The road to becoming a classic was not always an easy one for Handel. As the director of his own Italian opera company in London, he made a fortune and then lost it -- a victim of organized opposition and the changing tastes of a fickle public. After his operas went bust, he shifted to oratorios, which were often operas with a thin religious veneer, a plot and characters drawn from the Old Testament and a text in English. The combination of a familiar subject (particularly one that could be considered holy) and an intelligible text won back the audience that had lost its taste from Greco-Roman gods and warriors singing long arias in Italian.

"Messiah," the most devout of Handel's oratorios and by far the most popular, was composed in little more than the time it took to write down the words and music: 24 days. Pious legend has it that the composer had visions of heaven while he was working on this score and that he did not stop to eat until the work was finished.

This is unlikely; Handel was not an atheist, but he was hardly a mystic. Essentially, he was a hard-headed businessman whose business happened to be music. But "Messiah" has certainly inspired visions of heaven in many who have sung or heard it.

In the eyewitness description of the 1784 festival by music historian Charles Burney, the event had some of the flavor of a rock concert, including long delays before the music began and a crowd that almost went out of control. According to Burney, the doors were supposed to open at 9 that morning but they remained closed until almost 10. By then, he says, "such a crowd of ladies and gentlemen were assembled together as became very formidable and terrific to each other, particularly the female part of the expectants." Some screamed, he reports, "others fainted; and all were dismayed and apprehensive of fatal consequences; as many of the most violent, among the gentlemen, threatened to break open the doors; a measure which, if adopted, would, probably, have cost many of the most feeble and helpless their lives; as they must, infallibly, have been thrown down, and trampled on, by the robust and impatient part of the crowd."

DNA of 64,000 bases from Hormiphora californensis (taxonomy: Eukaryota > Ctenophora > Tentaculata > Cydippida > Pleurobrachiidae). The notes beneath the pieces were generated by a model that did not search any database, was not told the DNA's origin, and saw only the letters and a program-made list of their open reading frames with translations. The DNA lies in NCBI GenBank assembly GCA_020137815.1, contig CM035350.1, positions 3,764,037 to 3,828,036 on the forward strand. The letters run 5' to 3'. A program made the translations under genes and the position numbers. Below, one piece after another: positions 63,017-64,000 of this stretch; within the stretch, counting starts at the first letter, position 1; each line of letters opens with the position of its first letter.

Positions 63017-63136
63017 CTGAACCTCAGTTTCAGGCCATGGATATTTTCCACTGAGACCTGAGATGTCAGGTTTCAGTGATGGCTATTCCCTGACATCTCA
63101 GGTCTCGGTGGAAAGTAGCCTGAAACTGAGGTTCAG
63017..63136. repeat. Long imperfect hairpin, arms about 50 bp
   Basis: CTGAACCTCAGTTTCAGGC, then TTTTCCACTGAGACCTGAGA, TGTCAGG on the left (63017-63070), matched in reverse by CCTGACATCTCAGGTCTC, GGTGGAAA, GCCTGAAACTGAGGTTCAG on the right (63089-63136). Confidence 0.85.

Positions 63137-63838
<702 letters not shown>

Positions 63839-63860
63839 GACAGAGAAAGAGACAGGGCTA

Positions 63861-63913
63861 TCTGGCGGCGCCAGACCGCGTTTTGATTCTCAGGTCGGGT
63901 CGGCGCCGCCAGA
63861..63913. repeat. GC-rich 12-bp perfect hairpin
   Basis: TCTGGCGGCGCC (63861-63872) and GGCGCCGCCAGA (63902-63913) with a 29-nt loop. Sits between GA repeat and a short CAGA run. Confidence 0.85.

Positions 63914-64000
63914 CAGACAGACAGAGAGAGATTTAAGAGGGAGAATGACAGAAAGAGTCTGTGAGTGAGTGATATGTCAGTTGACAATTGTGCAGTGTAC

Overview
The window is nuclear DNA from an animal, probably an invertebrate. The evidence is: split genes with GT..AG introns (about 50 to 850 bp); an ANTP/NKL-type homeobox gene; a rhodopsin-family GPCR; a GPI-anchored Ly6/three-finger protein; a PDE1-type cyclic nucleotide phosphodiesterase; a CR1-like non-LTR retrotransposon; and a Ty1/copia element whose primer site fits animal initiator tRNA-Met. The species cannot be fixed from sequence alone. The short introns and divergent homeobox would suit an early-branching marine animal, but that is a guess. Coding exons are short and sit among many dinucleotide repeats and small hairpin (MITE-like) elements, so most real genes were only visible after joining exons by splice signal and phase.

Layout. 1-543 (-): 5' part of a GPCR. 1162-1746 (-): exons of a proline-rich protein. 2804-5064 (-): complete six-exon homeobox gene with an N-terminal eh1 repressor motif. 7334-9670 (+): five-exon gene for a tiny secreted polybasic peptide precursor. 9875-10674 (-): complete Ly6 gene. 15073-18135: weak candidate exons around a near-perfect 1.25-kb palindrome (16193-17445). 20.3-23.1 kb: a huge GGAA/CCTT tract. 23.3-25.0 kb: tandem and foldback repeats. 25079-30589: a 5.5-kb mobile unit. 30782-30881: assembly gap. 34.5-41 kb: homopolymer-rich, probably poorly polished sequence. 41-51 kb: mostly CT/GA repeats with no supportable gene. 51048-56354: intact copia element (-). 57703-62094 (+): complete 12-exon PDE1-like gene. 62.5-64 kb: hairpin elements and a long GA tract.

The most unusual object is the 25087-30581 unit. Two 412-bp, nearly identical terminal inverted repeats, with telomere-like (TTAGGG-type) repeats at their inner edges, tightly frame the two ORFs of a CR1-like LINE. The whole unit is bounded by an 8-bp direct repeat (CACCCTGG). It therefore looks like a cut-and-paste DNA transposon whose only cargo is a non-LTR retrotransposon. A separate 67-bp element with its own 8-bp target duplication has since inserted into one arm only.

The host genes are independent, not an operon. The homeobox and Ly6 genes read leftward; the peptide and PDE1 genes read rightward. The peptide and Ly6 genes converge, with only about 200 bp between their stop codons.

Fortunately, there were no reported casualties "except dishevelled hair, and torn garments." A capacity audience waited until noon when King George III, sponsor of the event, arrived and the music could begin.

A relatively new tradition is the "Messiah" sing-along, in which members of the audience bring their own scores and join in the choruses. The National Symphony has made this an annual event for years, and it usually draws a capacity singing audience. Other organizations in the Washington area have begun to have audience-participation "Messiahs" in the last few years, and nationwide there are hundreds of similar events.

This trend might raise the eyebrows of Baroque purists, who point to the early performances of "Messiah" with orchestras and choruses that usually totaled only 50 or 60 people. The tradition of enormous performing forces for "Messiah," which began at the 1784 festival, grew all through the 19th century and into the 20th. The orchestration was modernized again and again; Mozart was one composer commissioned to write additional wind parts for "Messiah," but the definitive distortion of Handel's text was the work of a 19th-century musician, otherwise unremembered, named Ebenezer Prout. His work survived for a long time. The Handel and Haydn Society of Boston, one of the oldest musical organizations in the United States, stuck to performances in the Ebenezer Prout tradition until the 1960s, when it finally yielded to musicological pressure and began performing a stripped-down version in purer Baroque style.

Now, with the 300th anniversary coming up, the tide may be turning, at least partway. Friday's performance will be a historic moment and one that attracts international attention. Musicologists from all over the United States and Europe will be at the university for a symposium on various Handelian performance practices held in conjunction with the festival. The massive performance in the cathedral will serve as a sort of demonstration -- 200 years later -- of a turning point in the history of Handel performance. It should also be one of the season's more spectacular musical events.